In Alaska, where preservation of the environment is of utmost importance to shore-side communities, a preliminary report on the 2001 cruise season was encouraging: The Alaska Department of Environmental Conservation found significant reductions in smoke emissions. While wastewater testing was still underway, the report said that a number of new technologies being tested on ships this season will help to bring wastewater quality into compliance with the latest ICCL and Alaska state standards.
Cruise lines are developing new methods for propulsion, power and the processing of wastewater. Here's an overview of environmental and technology initiatives at some major cruise lines.
In 1993, Princess became the first cruise line to appoint an environmental expert to a full-time senior management position. The environmental health program at Princess is designed to actively monitor sea- and land-based environmental policies and practices. Comprehensive education and training programs for all crew members, to prevent inadvertent violations of environmental policies, are a major part of the program, named "Planet Princess".
Princess is building all new ships to high environmental standards, and has retrofitted existing ships with state-of-the-art waste management and garbage disposal technology including incinerators, compactors, shredders and food processors. Princess also has a "zero dumping" policy, whereby all non-biodegradable garbage is incinerated on board or taken ashore.
Princess Cruises also worked with the Alaska Light and Power Company to develop the world's first shore power facility in Juneau, in an effort to reduce the amount of smoke from ship funnels during day-long port calls. Princess' ships have been specially outfitted to connect to the new shore power distribution system, enabling them to shut down their engines and cut smoke emissions while in port.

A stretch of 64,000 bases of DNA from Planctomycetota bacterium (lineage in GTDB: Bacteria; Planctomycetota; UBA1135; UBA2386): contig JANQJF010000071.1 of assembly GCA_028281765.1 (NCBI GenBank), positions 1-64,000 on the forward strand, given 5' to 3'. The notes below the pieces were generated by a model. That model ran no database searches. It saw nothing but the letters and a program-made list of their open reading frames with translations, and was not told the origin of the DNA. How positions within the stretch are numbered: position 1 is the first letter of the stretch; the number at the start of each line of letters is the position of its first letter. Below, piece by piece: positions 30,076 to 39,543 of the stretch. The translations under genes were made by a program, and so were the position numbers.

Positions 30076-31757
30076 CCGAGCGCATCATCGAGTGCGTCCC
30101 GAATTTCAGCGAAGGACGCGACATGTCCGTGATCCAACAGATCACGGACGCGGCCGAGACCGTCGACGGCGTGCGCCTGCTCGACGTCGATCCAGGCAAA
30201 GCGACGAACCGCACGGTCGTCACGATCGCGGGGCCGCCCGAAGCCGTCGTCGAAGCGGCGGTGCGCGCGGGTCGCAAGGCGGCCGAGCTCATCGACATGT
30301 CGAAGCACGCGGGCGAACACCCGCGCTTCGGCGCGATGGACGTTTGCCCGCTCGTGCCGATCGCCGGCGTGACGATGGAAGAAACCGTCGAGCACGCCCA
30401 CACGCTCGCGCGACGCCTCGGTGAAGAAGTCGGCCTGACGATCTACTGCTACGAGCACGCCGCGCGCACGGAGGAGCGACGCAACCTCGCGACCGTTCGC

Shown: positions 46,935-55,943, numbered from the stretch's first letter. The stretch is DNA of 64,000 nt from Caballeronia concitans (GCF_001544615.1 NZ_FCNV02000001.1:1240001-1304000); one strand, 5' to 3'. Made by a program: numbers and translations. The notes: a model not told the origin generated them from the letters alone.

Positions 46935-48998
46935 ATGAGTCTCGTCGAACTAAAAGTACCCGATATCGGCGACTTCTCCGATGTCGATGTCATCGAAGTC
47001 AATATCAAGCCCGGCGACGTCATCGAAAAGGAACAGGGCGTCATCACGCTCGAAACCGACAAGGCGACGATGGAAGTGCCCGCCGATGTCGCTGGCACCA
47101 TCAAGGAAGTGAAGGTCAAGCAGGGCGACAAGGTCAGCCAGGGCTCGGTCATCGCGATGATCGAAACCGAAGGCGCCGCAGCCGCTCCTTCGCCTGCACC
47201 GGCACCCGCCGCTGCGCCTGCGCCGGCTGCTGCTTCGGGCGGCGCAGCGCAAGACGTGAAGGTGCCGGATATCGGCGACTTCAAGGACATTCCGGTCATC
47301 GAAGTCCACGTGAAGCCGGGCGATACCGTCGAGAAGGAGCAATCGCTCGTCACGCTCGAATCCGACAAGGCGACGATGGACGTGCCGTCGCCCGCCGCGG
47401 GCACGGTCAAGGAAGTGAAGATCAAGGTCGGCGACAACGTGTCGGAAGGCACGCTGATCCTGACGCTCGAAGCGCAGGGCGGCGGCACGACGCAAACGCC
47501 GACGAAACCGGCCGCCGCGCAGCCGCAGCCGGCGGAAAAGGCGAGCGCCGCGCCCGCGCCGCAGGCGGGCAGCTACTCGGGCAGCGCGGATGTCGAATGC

Princess invested $4.5 million in the shore power facility, located at the Franklin Street dock. Special engineering considerations in this unique project included accommodating the 20-foot rise and fall of the tide. As a result of the new facility, smoke emissions in Juneau were significantly reduced in 2001. Other lines visiting Juneau have expressed an interest in using the shore power facility when Princess is not in town.
Holland America Line
HAL, which started up in 1873, earned a reputation as "the spotless fleet" in the early days of transatlantic crossings. Over the years, HAL expanded its program to include protection of the environment. The line implemented MARPOL standards for garbage processing and disposal three years before they became law.
As a pioneer and major player in Alaska cruising, HAL's ships take special care when visiting that pristine region. In 2001, all HAL ships operating in Alaska carried a second engineer to oversee all environmental matters, including bilge waste management, emissions, garbage handling, and wastewater processing.
Holland America Line is employing a new technology that purifies "gray" and "black" wastewater to near-drinking water quality. (Gray water comes from sinks, showers, dishwashers and food pulpers, while black water comes from toilets.)